There's a lot to like about Alice: Madness Returns. From the beautifully presented waif-like protagonist and her constantly changing sense of style, to the cast of grotesque characters who litter a decaying vision of Lewis Carroll's dreamlike Wonderland.
It's a spellbinding visual treat throughout and whether Alice is stumbling through the grimy streets of Victorian London, exploring the clockwork innards of the Mad Hatter's lair or making her way through the faded grandeur of the Queen of Hearts' castle, the art direction is inspired.
But despite the visual flair, Alice's journey through her rotten mind descends into a standard third-person romp, with a raft of gameplay ideas as old as the hills.
Armed with a twisted assortment of weapons - including a chain gun-style pepper grinder, a teapot cannon and white rabbit time bombs - Alice fights, jumps, runs and twirls through long, drawn-out levels in a bid to save her sanity.
The combat is initially a thrill, with Alice cutting a swathe through Studio Ghibli-like enemies. However, respawning gothic creatures and a dodgy in-game camera soon temper that initial rush and these arena style brawls soon become something to be tolerated rather than enjoyed.
The platform-heavy antics are a throwback in many ways. Leaping from invisible platforms, riding on steam vents, trampolining off neon-tinged mushrooms and sliding down Mario 64-inspired chutes is decent enough fun, but we've been here hundreds of times before.
And while the game does its best to mix up gameplay styles with the inclusion of environmental puzzles, 2D papercraft sections and a side-scrolling shooter level, much of Alice's adventure feels hastily pieced together. It's as if developer Spicy Horse couldn't decide on a plain course of action and instead decided to throw everything at the title to see what would stick.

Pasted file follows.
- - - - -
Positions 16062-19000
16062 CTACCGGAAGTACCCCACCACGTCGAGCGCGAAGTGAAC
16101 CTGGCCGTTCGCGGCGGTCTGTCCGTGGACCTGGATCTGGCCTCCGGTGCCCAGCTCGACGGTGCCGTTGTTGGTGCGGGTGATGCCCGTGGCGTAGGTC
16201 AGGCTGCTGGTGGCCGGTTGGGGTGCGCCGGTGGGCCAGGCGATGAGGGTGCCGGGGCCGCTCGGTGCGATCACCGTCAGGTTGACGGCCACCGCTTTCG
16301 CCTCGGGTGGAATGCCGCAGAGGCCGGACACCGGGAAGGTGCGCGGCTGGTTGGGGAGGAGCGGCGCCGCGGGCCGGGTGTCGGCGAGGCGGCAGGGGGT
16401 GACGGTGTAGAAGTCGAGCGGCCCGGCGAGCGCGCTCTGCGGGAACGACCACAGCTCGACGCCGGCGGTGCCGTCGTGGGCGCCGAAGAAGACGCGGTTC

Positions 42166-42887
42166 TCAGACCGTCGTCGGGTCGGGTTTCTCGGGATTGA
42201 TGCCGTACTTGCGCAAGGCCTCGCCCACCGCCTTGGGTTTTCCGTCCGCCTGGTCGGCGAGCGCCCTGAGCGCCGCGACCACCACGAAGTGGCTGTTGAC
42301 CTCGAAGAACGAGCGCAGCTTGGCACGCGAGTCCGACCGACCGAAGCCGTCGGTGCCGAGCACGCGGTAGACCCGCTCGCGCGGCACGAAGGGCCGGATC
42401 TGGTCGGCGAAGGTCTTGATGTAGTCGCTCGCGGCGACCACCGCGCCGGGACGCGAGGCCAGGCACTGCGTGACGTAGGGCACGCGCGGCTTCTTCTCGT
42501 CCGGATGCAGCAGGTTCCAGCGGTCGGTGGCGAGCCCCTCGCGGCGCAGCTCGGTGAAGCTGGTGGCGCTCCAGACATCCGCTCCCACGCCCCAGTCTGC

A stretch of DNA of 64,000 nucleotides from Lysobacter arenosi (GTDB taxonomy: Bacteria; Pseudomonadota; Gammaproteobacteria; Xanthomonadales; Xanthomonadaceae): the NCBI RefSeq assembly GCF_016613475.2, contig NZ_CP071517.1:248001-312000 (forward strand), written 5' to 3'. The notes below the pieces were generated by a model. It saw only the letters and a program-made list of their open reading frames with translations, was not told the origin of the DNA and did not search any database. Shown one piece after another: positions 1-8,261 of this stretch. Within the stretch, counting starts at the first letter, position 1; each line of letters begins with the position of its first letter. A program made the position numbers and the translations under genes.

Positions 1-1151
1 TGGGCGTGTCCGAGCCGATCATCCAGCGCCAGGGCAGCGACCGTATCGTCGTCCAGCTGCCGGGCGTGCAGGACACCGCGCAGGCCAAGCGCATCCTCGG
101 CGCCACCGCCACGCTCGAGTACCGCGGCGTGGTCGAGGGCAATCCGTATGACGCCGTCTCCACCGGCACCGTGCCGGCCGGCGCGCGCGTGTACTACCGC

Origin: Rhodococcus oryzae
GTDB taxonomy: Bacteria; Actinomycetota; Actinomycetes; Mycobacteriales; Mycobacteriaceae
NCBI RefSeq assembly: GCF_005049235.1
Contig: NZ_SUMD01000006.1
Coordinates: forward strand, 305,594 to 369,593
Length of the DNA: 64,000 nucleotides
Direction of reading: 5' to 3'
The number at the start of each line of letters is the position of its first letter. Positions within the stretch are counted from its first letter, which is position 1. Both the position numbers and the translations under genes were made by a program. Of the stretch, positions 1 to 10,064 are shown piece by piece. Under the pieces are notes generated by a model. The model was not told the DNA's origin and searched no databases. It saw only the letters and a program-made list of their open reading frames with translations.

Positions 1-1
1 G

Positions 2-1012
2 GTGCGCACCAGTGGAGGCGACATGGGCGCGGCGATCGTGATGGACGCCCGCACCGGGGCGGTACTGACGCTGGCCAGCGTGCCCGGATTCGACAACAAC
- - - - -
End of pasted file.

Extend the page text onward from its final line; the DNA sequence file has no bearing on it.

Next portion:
But despite its flaws, I was captivated by the adventure from start to finish. The art direction certainly helped and wanting to know what lay around the next corner kept me ploughing through the madness.
The storyline also does its best to tug the player through the experience and Alice is constantly reminded of the cause of her fading sanity - the house fire which killed her family. As the story plays out, snippets of her memories spring to life in the shape of collectable audio logs, while other hidden treasures await those who wish to scuffle about the darker recesses of Alice's warped mind.
Once Alice's adventure is over, fans can skip back though her painful memories and replay chapters to sweep up missed collectables - and Spicy Horse have added an extra treat for Alice fans.
The original PC title from 11 years ago, American McGee's Alice, is also included on the disc. While this cult classic hasn't aged particularly well, it's a nice bonus and completes the Alice collection.
Spicy Horse have played it safe on many levels and regurgitated tried and tested gameplay ideas throughout in a desperate attempt to make Alice: Madness Returns a macabre masterpiece. But it falls somewhat short of its lofty ambitions, leaving the player wishing for something more.
It can be fun and at times it is a visually splendid experience, but too many quirks and flaws make this trip to Wonderland entirely optional rather than essential.